Syngenta hopes to have a new seed treatment for wheat available for planting autumn 2016
Crop protection and plant breeding company Syngenta hopes to have a new seed treatment for wheat available for planting autumn 2016. Dominic Kilburn reports.
SDX 3-way treated plants (left) and untreated.
A new active ingredient for the protection of wheat against seed- and soil-borne diseases could be available to UK growers as a seed treatment for planting in autumn 2016.
As well as providing comprehensive protection against key infections such as fusarium and michrodochium nivale, the new product will also promote root growth development and benefit crop establishment, resulting in improved yields, claims crop protection company Syngenta.
Already approved for use in European countries including France, the Czech Republic, Poland and Italy, Syngenta says that it is hoping it will achieve approval from CRD for use of new active ingredient sedaxane on wheat by mid-2016, with uses for barley to follow on after.
According to the company’s technical manager, Michael Tait (left) , speaking at Syngenta’s Jeallott’s Hill research centre, Berkshire, sedaxane is part of the SDHI family of chemicals and consequently has a lot in common with foliar-applied SDHIs such as Isopyrazam, interfering with the fungus’ energy production.
The new active will form part of a 3-way mode of action mix containing fludioxonil + difenoconazole (for the moment known as ‘SDX 3-way’), the latter two products offering good control of fusarium. “With sedaxane’s strength in controlling michrodochium nivale and rhizoctonia, it’s an outstanding combination,” Mr Tait pointed out.
“It’s difficult to get high levels of control of soil-borne diseases in particular, but this 3-way combination will do so, and improve on the market standard in wheat across a range of diseases,” he added.
Trials work with NIAB at Caythorpe (2013/2014) assessed 62 days after drilling (January 2014) confirmed that plant counts were boosted considerably by an SDX 3-way treatment where seed-borne fusarium graminearum was present, compared with those treated by the market standard and those in untreated plots.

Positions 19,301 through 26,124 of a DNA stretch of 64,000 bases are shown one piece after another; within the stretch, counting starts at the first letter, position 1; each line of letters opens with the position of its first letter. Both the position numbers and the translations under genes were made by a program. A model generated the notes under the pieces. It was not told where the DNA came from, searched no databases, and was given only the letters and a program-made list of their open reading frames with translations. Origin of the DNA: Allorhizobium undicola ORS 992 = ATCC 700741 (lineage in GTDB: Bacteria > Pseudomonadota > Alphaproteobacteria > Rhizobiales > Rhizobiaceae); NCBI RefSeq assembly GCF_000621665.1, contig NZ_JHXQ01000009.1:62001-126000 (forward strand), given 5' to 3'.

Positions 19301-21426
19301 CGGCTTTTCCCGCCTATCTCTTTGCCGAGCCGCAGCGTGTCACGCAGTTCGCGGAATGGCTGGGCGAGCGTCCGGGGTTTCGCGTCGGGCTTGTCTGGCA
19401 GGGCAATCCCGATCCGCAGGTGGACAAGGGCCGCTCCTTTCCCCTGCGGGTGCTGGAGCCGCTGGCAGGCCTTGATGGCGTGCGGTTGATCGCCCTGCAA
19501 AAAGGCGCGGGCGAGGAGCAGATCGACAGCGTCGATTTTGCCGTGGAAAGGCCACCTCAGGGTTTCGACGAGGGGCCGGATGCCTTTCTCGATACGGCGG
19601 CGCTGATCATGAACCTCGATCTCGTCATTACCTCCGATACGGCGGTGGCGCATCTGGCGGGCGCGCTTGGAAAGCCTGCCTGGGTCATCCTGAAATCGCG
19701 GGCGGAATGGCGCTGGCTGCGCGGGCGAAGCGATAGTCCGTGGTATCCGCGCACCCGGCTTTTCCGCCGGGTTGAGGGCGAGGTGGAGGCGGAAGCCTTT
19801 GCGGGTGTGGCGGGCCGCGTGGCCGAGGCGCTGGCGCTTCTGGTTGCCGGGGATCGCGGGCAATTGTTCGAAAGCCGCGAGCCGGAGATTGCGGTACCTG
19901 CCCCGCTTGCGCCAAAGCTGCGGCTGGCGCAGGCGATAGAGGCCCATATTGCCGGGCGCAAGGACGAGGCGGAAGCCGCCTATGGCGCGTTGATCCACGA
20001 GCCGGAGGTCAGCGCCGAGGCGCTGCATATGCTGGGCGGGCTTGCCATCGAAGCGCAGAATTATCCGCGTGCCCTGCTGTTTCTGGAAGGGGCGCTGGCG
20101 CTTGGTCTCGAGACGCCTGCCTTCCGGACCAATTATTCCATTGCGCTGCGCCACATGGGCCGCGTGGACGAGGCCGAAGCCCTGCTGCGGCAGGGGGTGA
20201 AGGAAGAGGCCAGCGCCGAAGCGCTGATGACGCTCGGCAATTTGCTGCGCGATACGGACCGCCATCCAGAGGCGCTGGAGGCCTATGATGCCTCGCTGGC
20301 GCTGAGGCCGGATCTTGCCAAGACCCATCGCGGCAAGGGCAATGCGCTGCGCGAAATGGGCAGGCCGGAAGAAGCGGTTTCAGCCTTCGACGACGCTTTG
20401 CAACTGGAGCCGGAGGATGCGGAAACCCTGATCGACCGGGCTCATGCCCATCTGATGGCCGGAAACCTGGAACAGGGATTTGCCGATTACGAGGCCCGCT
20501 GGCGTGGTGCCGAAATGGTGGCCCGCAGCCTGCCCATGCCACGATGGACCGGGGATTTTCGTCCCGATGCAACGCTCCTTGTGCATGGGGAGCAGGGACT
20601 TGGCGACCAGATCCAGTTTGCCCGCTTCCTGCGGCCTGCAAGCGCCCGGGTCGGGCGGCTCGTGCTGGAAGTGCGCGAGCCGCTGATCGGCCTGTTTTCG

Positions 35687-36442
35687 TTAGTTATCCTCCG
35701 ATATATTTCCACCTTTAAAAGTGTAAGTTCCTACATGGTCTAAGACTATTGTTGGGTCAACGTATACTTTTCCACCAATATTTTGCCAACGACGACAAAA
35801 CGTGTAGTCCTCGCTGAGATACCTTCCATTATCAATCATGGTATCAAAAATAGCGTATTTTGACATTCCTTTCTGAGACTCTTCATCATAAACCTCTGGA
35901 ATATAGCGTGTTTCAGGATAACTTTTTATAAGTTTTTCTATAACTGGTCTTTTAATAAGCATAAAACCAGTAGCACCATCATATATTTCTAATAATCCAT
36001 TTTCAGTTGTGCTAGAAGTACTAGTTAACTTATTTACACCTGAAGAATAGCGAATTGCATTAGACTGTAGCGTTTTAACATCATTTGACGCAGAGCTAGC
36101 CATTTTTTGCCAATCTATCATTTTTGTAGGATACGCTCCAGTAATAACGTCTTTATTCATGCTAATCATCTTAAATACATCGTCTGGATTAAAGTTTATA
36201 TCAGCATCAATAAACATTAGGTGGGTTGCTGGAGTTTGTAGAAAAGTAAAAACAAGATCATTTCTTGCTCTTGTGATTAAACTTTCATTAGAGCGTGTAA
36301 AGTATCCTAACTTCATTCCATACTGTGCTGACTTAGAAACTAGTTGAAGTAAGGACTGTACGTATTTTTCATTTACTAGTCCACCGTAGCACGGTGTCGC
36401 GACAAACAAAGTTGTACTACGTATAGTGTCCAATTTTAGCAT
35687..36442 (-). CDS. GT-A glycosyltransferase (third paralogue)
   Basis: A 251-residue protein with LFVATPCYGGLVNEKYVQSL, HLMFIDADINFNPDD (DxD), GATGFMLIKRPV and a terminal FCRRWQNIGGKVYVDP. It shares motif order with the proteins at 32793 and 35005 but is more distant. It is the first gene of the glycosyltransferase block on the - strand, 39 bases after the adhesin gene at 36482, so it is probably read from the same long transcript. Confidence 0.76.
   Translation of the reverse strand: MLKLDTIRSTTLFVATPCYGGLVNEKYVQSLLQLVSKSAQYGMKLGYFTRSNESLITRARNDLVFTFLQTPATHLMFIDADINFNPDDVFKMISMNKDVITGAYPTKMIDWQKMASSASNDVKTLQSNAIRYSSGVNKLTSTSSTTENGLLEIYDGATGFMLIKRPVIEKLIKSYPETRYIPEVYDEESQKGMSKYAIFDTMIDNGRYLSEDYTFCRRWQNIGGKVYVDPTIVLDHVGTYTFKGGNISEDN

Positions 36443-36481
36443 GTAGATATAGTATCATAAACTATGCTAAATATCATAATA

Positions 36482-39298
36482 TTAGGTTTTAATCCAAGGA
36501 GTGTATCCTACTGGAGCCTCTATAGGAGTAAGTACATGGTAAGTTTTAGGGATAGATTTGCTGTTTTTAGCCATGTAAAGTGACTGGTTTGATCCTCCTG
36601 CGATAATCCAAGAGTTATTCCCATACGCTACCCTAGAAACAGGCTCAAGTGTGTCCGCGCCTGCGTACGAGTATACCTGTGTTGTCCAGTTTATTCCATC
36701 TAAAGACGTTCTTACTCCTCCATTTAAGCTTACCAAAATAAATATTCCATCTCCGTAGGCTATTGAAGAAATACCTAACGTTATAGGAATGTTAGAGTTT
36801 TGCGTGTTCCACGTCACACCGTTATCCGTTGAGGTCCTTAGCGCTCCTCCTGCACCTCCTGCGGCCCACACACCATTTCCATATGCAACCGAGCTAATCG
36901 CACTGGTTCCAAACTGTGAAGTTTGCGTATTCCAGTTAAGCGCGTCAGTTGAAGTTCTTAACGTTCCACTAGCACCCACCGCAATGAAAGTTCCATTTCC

In the same set of trials, results showed that the proportion of SDX 3-way treated crops that were infected with the disease was greatly reduced.
When trials were taken to yield and assessed on 4th August later that year, both seed treatments had performed well (between 9.5-10t/ha) compared with untreated yields at 6.5t/ha.
“Statistically there was very little difference in final yield between the seed treatments but it does show how much yield can be affected by fusarium if crops are untreated,” said Mr Tait. “People underestimate the importance of seed treatments in establishment of yield and where you have soil- or seed-borne disease, you get reduced yield.”
Syngenta trials at Rougham, in Suffolk, where high levels (70 per cent infection) of michrodochium nivale featured in wheat, also demonstrated superior crop establishment from SDX 3-way treated seed compared with the market standard treated and untreated seed, while ADAS trials in Stetchworth confirmed the new seed treatment’s high levels of control against the disease.
Mr Tait pointed out that although rhizoctonia was less known as a threat to wheat in the UK, and better known in potato crops, inoculated trials work showed a reduction from 25 per cent of plants affected by rhizoctonia cerealis in untreated plots to zero per cent when using SDX 3-way, with yield also boosted by over 2t/ha.
Below ground boost
Mr Tait said that Syngenta had seen a positive effect on below ground biomass from the use of SDX 3-way. This was confirmed in ADAS rhizoctonia solani-inoculated pot trials and also in University of Nottingham trials where root and shoot development improvements were seen in the absence of pathogen, when compared with the market standard and untreated control. “We think that the material stimulates plant auxins and faster emergence is something we also regularly see,” he concluded.
SDX 3-way disease control in wheat
– Fusarium – Snow mould (microdochium nivale)- Seedling blight (septoria nodorum)- Bunt (tilletia caries)- Loose smut (ustilago tritici)- Rhizoctonia